Is it Worth Getting Vaccinated Against Flu?
January 21, 2020
Globes — The question of whether or not to vaccinate against influenza (flu) usually stirs up far less emotion than the discussion about vaccinations against childhood diseases. Those refraining from flu vaccinations do so not because of strong opposition to it, but because they did not get around to it, or because they are not sure that it is necessary.
Dr. Tomer Hertz, senior lecturer at Ben-Gurion University of the Negev’s Shraga Segal Department of Microbiology and Immunology and the National Institute for Biotechnology in the Negev, wants to address some of the myths and eliminate some popular superstitions surrounding the flu vaccine.
There are several reasons for the difference in people’s attitudes toward the flu vaccine. One is that flu is not considered a deadly disease. This is a common misconception, of course, because the flu can be deadly to older people, infants, people with suppressed immune systems, and occasionally a healthy young person. In recent years, 60 to 70 people a year in Israel have died of the disease.
Dr. Hertz says that the same thing happens every year. “People get vaccinated each year only when stories are published about apparently healthy young people and babies who died,” he says. “Even after the hysterical response, which takes place in most years, the rate of vaccination is now 22%.”
Other reasons for the low vaccination rates are an inconvenience – it is necessary to get vaccinated every year, an action that requires planning and proactive action. Furthermore, we all know people who are convinced they got the flu only a day or two after getting vaccinated. Is it possible that vaccination causes the disease?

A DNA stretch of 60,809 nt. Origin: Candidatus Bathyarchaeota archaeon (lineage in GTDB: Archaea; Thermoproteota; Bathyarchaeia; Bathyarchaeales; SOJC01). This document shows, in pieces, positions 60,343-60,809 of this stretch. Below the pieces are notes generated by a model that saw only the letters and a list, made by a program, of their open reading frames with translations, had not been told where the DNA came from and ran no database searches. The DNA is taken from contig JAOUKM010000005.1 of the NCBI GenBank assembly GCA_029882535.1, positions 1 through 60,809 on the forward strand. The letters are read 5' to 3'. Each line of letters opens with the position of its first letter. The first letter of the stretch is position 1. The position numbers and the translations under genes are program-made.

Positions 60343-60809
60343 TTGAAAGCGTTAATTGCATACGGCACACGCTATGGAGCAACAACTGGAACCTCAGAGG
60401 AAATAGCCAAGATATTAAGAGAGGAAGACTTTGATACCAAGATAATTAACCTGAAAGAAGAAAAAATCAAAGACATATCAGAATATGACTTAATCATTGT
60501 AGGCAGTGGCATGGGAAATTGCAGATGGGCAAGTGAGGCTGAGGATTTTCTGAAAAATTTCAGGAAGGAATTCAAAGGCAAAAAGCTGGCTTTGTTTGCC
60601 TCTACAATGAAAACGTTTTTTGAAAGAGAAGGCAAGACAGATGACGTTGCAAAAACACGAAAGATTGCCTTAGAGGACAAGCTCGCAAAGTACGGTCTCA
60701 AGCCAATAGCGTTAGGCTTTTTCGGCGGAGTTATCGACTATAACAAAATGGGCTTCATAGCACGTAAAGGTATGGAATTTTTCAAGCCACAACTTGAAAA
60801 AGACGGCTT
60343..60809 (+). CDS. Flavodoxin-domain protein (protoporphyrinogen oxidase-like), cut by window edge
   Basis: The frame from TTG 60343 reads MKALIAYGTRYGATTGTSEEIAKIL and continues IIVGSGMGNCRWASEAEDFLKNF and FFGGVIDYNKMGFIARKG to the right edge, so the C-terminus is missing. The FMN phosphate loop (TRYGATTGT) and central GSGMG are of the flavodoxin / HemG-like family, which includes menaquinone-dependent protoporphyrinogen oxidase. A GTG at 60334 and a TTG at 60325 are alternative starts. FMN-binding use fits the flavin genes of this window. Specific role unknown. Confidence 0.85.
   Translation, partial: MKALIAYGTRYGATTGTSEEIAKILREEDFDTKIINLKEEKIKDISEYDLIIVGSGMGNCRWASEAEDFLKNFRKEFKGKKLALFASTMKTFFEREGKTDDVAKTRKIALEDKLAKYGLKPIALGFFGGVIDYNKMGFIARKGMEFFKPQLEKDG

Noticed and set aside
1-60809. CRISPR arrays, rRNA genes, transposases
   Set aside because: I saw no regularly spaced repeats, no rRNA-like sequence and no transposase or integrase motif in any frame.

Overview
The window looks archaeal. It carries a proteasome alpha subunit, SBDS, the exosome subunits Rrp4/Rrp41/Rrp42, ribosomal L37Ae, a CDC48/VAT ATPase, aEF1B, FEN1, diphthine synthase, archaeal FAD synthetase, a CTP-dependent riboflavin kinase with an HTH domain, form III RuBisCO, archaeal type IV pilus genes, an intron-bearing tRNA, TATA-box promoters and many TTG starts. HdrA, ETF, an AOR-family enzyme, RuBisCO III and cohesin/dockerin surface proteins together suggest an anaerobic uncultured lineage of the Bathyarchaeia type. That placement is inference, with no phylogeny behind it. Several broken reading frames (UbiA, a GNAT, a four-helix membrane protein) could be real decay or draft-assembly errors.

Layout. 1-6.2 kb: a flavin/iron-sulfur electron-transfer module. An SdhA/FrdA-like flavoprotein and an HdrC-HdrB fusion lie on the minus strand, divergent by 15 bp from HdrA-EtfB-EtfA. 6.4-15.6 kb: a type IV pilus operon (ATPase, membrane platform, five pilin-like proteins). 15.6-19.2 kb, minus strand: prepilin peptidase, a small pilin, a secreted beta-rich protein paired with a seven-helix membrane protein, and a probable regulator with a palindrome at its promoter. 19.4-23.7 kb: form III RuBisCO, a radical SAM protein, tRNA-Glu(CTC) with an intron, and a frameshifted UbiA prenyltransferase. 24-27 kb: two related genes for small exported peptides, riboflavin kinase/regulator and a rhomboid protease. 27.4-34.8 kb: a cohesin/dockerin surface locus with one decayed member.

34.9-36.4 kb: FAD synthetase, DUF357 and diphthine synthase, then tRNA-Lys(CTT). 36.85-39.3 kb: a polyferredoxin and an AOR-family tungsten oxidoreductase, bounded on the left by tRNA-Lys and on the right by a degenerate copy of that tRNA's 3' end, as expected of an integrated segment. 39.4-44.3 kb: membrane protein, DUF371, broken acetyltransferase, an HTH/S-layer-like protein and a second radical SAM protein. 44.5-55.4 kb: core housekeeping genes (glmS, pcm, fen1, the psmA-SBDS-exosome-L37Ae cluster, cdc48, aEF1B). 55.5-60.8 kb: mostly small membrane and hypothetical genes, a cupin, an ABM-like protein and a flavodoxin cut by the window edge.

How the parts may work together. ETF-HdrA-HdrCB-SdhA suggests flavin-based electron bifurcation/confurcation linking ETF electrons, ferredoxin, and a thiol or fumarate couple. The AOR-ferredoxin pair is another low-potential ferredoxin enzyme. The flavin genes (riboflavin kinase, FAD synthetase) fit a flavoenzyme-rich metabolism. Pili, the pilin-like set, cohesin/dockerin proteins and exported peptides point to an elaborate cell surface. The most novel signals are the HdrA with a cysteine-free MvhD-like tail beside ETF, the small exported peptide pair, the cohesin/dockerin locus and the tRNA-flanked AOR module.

Dr. Hertz dismisses this claim. “You can’t get flu from the vaccine, and you obviously can’t infect anyone else with flu after the vaccine. The vaccine sometimes creates a local pain response in the area of the injection, and sometimes muscle pain or low temperature. This is a response by the activated immune system, but it isn’t a disease.”
If we want to reduce the risk of infection with flu among both vaccinated and unvaccinated people, hygiene plays an important role. “People used to sneeze and cough into their hand; now they know that it’s better to do it into their elbow. Even something like this helps. It’s also recommended staying at home when you’re sick, but since the virus spreads in the body before there are any symptoms, this won’t solve the entire problem,” Hertz says.
No one tells people avoiding vaccination that they are knowingly spreading diseases that threaten children’s lives. Dr. Hertz says flu shots, like vaccinations against childhood diseases, are a social activity that helps prevent infecting others.